An oyster reef costs about the same amount of money – $1 million per mile – as a sea wall. So as an infrastructure investment, it’s a tie. But when you consider other factors the oyster reef wins by a mile.
Mark Tercek: People ask me about green infrastructure. And by green infrastructure, and we sometimes call it natural capital, that's kind of our wonky term for using nature as an asset base. And you can contrast that with gray infrastructure, man-made infrastructure. There are so many instances now when we can compare and contrast an investment in nature, green infrastructure, versus an investment in grey infrastructure. One example would be oyster reefs. We learned we got stimulus money from President Obama when we had the economic crisis and it was really interesting work that we did. We showed that for $1 million we could build one mile of oyster reef in the gulf. It happens to be that it cost about $1 million as well to build a mile of first-rate first class seawall.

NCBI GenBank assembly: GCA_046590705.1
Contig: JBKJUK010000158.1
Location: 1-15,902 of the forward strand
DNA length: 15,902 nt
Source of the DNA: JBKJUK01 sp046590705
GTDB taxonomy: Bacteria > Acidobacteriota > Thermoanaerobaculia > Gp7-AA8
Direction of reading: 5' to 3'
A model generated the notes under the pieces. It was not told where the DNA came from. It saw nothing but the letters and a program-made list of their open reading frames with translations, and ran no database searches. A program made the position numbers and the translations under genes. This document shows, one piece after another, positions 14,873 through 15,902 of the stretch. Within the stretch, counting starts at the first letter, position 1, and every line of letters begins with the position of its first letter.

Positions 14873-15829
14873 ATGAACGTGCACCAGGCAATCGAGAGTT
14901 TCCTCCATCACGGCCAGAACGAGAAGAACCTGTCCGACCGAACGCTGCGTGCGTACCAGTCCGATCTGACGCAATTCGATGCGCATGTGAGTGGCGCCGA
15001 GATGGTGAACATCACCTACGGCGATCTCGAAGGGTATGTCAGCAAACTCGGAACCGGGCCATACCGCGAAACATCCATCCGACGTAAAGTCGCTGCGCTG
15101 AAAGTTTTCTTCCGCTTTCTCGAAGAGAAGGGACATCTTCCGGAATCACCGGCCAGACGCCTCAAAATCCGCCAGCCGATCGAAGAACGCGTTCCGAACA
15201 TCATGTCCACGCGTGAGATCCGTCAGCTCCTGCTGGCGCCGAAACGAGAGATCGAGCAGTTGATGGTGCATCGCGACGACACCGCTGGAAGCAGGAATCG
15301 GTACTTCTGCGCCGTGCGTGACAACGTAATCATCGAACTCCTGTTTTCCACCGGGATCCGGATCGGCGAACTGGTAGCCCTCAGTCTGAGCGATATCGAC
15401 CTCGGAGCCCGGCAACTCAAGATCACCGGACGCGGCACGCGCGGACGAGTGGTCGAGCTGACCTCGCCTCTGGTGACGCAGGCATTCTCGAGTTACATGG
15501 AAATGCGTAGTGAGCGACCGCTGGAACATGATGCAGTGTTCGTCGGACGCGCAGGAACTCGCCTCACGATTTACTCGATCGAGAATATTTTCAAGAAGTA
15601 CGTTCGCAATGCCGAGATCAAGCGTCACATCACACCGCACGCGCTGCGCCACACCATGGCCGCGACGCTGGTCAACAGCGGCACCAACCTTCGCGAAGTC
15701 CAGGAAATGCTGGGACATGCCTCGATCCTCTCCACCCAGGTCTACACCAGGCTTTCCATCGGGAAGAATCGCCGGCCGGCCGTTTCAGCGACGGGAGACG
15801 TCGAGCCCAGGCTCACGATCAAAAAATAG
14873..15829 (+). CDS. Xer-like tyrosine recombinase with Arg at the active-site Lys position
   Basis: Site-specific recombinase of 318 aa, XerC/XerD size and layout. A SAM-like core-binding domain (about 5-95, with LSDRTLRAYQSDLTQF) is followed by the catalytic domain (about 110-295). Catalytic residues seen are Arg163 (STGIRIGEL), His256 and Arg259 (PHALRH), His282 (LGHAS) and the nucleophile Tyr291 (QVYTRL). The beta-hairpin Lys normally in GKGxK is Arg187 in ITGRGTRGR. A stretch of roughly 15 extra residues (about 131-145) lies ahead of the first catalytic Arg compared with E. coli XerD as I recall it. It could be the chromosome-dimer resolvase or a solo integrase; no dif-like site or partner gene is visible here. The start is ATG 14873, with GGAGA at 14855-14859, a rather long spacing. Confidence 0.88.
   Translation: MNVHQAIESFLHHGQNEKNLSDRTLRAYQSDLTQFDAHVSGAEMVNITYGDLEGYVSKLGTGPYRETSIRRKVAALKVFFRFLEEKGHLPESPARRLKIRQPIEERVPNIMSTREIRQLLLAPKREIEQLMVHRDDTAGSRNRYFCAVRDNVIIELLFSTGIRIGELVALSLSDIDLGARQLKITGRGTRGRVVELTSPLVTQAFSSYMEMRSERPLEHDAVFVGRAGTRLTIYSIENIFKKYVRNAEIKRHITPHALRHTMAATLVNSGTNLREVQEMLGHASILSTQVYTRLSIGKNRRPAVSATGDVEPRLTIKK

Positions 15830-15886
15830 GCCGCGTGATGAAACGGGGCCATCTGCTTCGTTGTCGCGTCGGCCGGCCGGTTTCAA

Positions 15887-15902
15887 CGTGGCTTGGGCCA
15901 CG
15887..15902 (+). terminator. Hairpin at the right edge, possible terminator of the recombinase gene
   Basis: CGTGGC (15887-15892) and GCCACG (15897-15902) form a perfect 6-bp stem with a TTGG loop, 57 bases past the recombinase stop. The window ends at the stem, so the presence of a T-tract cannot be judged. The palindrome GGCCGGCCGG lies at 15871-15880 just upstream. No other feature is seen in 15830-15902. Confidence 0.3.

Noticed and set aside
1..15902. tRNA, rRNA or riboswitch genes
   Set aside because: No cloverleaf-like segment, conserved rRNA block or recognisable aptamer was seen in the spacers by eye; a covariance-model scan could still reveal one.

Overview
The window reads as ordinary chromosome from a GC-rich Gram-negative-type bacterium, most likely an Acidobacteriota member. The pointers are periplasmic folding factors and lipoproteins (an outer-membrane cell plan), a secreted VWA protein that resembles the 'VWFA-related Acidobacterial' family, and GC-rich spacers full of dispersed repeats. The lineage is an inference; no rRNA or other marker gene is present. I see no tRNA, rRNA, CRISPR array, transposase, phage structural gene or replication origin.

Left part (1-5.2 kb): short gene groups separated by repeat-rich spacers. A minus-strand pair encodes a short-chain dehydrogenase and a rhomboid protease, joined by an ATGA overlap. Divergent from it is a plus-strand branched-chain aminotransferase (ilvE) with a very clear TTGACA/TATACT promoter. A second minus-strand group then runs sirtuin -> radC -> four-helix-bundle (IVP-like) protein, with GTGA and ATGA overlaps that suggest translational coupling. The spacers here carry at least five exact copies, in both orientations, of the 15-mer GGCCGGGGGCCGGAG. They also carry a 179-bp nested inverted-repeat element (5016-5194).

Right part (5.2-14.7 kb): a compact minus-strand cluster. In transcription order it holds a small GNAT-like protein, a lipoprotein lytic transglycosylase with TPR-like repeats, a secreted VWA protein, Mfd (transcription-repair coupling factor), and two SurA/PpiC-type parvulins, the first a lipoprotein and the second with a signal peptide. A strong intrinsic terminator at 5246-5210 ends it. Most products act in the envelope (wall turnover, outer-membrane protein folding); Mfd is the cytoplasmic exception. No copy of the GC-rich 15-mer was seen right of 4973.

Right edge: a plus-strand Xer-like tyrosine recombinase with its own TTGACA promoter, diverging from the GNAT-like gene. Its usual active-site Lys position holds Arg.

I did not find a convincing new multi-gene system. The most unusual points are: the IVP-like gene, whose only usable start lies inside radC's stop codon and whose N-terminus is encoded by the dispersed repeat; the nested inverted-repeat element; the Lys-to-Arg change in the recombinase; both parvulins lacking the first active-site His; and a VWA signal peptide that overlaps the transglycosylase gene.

Why does this matter? Well, in the gulf there's great concerns about exposure to storms, sea level rise, erosion. And so there's widespread agreement that the gulf states need to do something about that. And kind of the preponderance of thinking has been governments need to invest in seawalls and similar gray infrastructure. We now have really good data that shows alternatively you can invest in a green infrastructure, a new oyster reef. The oyster reef performs just as well at providing protection from storms and sea level rise. On that basis it's a tie. The oyster reef costs about the same amount of money, $1 million per mile. Again, it's a tie. But after that the oyster reef wins by a mile. For example, the seawall, we know, like all man-made infrastructure, will depreciate; it will decline in value through wear and tear. The oyster reef, if we take care of it, will more than hold its value. It might even appreciate in value over time.
Second, the oyster reef is not just a seawall; it's an oyster reef. It provides habitat for oysters. Oysters clean water. Oyster shells ultimately crumble and nourish the beach. Oysters are obviously good for aquaculture, the fishing community. Oyster habitat is also habitat for other fish. It's also habitat for birds and it helps promote tourism et cetera. So it's a very concrete example, pun intended, of green infrastructure outperforming gray.
Directed/Produced by Jonathan Fowler and Dillon Fitton